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Carne de cerdo or puerco (pork) and pollo (chicken) dishes are common, with res (beef), pargo (snapper), cherna (grouper), camarones (shrimp), and langosta (lobster) close behind. In the paladares, which can't legally serve beef and lobster, look for conejo (rabbit), cordero (lamb), and cangrejo (crab). Bananas, plantains, and viandas (tubers) such as potatoes, yams, and yucca (also known as cassava or manioc) are staples.
Standard criollo (creole) dishes include frijoles negros con arroz (black beans with rice); pollo asado en salsa criolla (grilled in a sauce of tomato, onion, and ají—a hot, red pepper); pierna de puerco asado en su jugo (roast leg of pork in its own gravy); aporreado de res, aporreado de tasajo, or ropa vieja (different names for shredded beef in salsa criollo); enchilado de langosta (stewed in peppers, tomato, onions, and garlic); langosta a la mariposa (grilled and served with lemon); frituras de malanga (crisp, fried wedges of a tuber that tastes like a tangy potato); and yuca con mojo (cassava in salsa criolla).
There are seemingly endless ways to prepare plantains in Cuba, among them chicharrones de plátano (finely sliced and salted plantain chips, also known as mariquitas); tostones (fried chunks of green plantain); and plátanos a puñetazos (literally, "punched plantains"; banana or plantain half cooked, taken out, placed under a cloth and hammered flat with a fist before being placed back in the pan to finish browning). Keep your eyes peeled for typical criollo desserts such as casco de guayaba (guava paste) or mermelada de mango (mango marmalade), both served con queso (with cheese).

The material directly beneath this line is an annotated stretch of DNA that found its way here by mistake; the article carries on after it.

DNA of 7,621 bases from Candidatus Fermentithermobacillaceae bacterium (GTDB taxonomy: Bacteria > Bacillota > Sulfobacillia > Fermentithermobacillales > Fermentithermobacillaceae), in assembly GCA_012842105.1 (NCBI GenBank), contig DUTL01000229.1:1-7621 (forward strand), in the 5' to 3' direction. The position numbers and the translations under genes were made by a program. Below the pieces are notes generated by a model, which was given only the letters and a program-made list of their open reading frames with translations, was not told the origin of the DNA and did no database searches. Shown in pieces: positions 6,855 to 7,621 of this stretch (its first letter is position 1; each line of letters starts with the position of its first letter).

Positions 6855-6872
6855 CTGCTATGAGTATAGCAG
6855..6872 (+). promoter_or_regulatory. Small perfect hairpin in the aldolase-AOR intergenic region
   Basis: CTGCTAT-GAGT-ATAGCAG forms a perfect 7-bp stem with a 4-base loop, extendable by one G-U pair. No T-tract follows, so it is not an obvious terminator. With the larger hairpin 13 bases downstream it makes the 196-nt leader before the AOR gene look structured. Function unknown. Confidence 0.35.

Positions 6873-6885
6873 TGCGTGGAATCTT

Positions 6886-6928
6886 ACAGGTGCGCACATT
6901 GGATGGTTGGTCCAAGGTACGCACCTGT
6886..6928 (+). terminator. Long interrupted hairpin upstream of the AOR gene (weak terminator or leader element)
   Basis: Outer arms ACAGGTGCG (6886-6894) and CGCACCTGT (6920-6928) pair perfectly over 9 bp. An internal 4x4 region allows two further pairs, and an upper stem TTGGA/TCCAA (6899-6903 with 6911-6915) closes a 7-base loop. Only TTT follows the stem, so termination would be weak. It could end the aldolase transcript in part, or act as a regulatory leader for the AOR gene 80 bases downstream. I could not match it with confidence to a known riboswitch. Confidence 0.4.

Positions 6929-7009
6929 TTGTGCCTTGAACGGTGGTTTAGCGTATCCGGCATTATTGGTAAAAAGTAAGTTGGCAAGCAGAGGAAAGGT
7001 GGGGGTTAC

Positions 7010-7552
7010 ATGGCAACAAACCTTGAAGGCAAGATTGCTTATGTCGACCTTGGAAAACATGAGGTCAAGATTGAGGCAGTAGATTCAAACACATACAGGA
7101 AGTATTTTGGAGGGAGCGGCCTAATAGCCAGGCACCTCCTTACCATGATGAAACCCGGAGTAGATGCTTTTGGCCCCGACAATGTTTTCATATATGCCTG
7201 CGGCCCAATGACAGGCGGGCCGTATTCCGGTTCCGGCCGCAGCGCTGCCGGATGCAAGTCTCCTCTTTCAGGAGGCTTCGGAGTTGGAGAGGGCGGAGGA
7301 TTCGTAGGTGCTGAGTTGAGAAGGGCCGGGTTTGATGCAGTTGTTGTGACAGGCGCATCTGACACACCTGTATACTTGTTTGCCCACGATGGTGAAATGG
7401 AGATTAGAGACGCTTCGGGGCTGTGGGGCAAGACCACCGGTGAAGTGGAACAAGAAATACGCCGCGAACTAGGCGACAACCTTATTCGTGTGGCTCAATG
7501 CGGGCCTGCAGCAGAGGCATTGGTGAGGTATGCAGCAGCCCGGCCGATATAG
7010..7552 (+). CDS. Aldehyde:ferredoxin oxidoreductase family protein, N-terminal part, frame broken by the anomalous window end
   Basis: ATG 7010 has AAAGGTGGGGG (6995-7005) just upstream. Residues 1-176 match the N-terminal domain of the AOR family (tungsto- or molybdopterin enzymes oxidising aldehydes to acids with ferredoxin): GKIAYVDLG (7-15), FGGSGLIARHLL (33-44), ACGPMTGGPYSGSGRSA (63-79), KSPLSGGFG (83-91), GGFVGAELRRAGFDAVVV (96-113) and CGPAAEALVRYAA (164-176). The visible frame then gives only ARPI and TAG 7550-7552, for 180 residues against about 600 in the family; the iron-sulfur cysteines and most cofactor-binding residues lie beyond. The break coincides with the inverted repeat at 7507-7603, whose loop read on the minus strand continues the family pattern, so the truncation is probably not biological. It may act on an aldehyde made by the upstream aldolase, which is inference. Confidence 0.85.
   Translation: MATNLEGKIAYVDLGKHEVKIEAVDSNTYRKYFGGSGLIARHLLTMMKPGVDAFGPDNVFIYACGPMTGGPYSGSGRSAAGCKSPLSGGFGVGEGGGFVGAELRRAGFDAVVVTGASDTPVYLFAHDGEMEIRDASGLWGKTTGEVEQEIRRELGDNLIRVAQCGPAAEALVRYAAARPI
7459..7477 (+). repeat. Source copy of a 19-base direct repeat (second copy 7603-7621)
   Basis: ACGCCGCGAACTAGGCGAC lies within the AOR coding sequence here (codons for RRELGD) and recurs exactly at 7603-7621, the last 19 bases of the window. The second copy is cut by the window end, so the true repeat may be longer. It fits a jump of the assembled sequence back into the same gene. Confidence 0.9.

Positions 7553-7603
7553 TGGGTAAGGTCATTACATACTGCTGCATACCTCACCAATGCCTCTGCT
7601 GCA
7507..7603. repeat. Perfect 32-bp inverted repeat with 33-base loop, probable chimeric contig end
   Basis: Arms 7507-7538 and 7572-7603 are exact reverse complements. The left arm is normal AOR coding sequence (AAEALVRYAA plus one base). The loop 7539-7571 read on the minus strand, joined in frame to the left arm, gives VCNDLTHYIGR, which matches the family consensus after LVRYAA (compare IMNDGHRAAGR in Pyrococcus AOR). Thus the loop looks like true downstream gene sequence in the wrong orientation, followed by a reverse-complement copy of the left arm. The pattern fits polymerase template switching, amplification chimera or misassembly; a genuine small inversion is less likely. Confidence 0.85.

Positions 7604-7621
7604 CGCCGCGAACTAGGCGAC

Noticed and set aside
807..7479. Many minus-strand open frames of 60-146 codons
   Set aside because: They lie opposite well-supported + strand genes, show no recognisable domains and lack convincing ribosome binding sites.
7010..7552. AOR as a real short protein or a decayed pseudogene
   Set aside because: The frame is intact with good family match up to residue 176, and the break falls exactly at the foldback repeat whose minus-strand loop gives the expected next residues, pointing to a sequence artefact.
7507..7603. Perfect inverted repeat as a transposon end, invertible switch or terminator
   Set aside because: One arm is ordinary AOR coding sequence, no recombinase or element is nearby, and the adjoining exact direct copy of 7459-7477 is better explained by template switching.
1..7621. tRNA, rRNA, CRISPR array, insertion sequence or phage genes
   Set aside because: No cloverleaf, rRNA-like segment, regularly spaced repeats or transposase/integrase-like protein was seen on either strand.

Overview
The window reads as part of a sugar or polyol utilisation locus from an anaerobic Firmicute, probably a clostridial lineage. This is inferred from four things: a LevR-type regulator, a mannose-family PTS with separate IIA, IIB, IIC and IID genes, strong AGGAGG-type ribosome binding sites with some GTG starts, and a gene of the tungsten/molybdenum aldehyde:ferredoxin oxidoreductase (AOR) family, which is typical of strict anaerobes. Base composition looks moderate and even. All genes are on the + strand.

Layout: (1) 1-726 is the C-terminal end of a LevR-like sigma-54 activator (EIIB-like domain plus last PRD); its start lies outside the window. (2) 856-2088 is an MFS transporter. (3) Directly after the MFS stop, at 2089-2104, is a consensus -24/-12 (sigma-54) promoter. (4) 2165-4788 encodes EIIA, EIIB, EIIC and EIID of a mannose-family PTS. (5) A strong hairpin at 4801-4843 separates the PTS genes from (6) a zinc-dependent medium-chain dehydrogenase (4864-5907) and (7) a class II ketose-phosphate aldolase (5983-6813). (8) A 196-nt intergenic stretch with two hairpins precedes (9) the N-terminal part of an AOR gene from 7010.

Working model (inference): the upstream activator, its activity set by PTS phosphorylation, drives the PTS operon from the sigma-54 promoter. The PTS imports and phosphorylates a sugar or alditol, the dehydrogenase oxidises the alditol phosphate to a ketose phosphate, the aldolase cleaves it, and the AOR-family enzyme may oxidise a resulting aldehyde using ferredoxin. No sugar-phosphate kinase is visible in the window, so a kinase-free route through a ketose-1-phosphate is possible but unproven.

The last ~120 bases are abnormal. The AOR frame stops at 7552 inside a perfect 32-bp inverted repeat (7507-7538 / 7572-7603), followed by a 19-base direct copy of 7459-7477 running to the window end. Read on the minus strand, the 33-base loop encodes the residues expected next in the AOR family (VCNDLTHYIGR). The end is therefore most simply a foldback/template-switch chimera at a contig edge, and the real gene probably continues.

Wine is increasingly available as proper storage at stable temperatures improves. Vintage Riojas and Ribera de Duero wines show up from time to time, though the price of good wine (20–25 cuc) compared to a 1-convertible peso bottle of local beer is a factor difficult not to keep in mind. Torres wines from Catalonia's Penedès region and from Chile are also frequently available. Mojitos (light rum, sugar, mint, lemon juice, and club soda) and daiquirís (blended light rum, lime, sugar, and crushed ice) are Cuba's most famous rum drinks. Cuban beer includes the standard light lager, Cristal; the slightly more full-bodied Lagarto; the still darker Bucanero (which also comes in a light version); and the darkest brews of all, Hatuey and Mayabe.
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